IntroductionNative to some parts of Australia, the rainbow lorikeet was illegally released in Auckland in the 1990s. This dominant and prolific bird now poses a significant threat to our native wildlife.
Native to some parts of Australia, the rainbow lorikeet was illegally released in Auckland in the 1990s. This dominant and prolific bird now poses a significant threat to our native wildlife.
Rainbow lorikeets look very similar to the more common eastern rosella. The main distinguishing feature is the lorikeets' blue head.
The rainbow lorikeet (Trichoglossus haematodus) is an Unwanted Organism under the Biosecurity Act 1993, with an exemption for bird fanciers to hold and sell birds. Birds may still be kept as pets in secure aviaries and cages but it is illegal to release a rainbow lorikeet into the wild. People releasing them into the wild may face heavy penalties.
How did they arrive in New Zealand?
Rainbow lorikeets were introduced to New Zealand from Australia as cage birds. They are legally kept as pets in cages and aviaries throughout the country.
How did they get established?
Significant numbers of captive–reared birds were illegally and deliberately released in the Auckland area in the 1990s and had started breeding in the wild. By 1999 a feral population of 150–200 birds had established in the Auckland region, proving that they can survive and adapt to the New Zealand environment.
Native to some parts of Australia, this brightly coloured gregarious parrot feeds primarily on pollen, nectar and fruits, but will also feed on seeds. It is almost always seen in pairs or in flocks. Like most parrots they nest in hollow limbs or trunks of dead or living trees.
They are prolific breeders, with pairs known to rear as many as three successive broods in a single season thus enabling the population to increase rapidly.
Threat to native birds
Evidence shows that rainbow lorikeets compete with native birds by dominating their food sources and nesting sites. They are capable of dislodging much larger birds than themselves. They may also carry avian diseases which can threaten the health of native bird species.
Competition and exclusion
Observations at suburban bird feeders near the original release site have confirmed that tūī formerly using these nectar feeders have been excluded by groups of rainbow lorikeets. While our native birds will generally defend these resources in singles, pairs or adopt a pecking order, rainbow lorikeets will descend on a food source in a flock and easily displace these species.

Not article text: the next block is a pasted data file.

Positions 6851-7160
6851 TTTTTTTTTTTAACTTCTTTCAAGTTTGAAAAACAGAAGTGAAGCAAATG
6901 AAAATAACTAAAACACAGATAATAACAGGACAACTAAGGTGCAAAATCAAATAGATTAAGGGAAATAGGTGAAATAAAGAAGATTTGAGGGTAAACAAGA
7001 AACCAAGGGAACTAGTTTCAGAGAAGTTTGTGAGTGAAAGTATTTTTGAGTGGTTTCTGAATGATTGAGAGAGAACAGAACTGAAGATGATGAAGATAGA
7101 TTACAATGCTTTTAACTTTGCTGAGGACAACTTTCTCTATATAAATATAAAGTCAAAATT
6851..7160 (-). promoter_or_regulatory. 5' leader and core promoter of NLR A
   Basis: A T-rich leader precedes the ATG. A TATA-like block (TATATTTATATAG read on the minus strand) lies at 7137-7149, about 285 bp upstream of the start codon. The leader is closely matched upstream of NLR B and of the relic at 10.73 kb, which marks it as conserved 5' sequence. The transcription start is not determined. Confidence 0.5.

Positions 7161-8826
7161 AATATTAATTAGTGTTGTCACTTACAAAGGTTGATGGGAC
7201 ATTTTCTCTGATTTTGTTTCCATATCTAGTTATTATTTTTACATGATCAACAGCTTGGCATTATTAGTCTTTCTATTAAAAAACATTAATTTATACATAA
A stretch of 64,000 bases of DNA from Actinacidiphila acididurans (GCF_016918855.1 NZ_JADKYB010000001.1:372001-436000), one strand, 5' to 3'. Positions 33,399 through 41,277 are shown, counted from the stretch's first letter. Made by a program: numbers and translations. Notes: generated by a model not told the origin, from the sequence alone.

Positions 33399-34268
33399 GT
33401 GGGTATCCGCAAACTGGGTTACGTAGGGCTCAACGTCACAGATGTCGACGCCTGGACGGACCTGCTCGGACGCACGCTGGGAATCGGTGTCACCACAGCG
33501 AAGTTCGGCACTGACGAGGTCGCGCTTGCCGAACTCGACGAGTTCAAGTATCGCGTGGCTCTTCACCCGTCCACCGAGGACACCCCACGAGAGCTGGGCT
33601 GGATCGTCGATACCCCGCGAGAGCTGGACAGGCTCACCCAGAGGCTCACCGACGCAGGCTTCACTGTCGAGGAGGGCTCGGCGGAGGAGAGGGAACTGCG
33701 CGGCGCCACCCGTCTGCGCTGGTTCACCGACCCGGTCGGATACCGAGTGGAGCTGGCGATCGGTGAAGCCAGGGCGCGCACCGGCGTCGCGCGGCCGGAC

Rainbow lorikeets are strong flyers and have been recorded travelling over thirty kilometres between roosting sites and feeding grounds in Auckland. Because of this flying ability, they pose a significant threat to those species whose survival is only possible on island sanctuaries which have been cleared of predators.
As well as competing with the at-risk species, rainbow lorikeets could carry avian diseases (such as Psittacine Beak and Feather Disease which is widespread in captive parrots) to these populations, including some of our endangered native parrots.
Native species at risk
Native honey eaters, like the tūī, bellbird, and hihi (stitchbird), are at risk of competition from rainbow lorikeets as they utilise the same food sources. Native cavity nesters, such as kākā, kākāriki, and short-tailed and long-tailed bats, may be at risk from rainbow lorikeets competing for their nest and roost sites.
Threats to our horticultural industry
Rainbow lorikeets can damage apples, grapes and other soft fruit, with the potential to significantly impact orchards and vineyards. They pose an economic threat to the commercial fruit growing industry.
The Department of Conservation began eradicating the feral population in 2000, concerned about competition with native honeyeaters and the possible threat to pristine island habitats such as Little Barrier Island.
MPI Biosecurity, in partnership with DOC and regional councils, now manages rainbow lorikeet under the National Interest Pest Response initiative. The aim of the response is to prevent rainbow lorikeets from establishing in the wild.
Escaped birds are caught using a range of methods including trapping and netting. The captured birds are returned to their owners where they can be identified or sent to commercial aviculturists with secure captive facilities.
You can help
Be a responsible owner
If you own a rainbow lorikeet you must be a responsible owner and keep it in secure caging. Advice is available from the DOC office on how to construct suitable caging that reduces the risk of the birds escaping.
Unwanted birds must not be released into the wild. They can be surrendered to bird rescue or the DOC office.
Within the greater Auckland area, DOC offers a service to rainbow lorikeet owners in getting their birds banded for identification at no cost. This allows them to be returned to their owners if they escape.
What do I do if I see a rainbow lorikeet?
If you hear of or see rainbow lorikeets in the wild please contact your regional council. Or, if you suspect a population has established, contact:
Biosecurity at the Ministry for Primary Industries
Freephone: 0800 80 99 66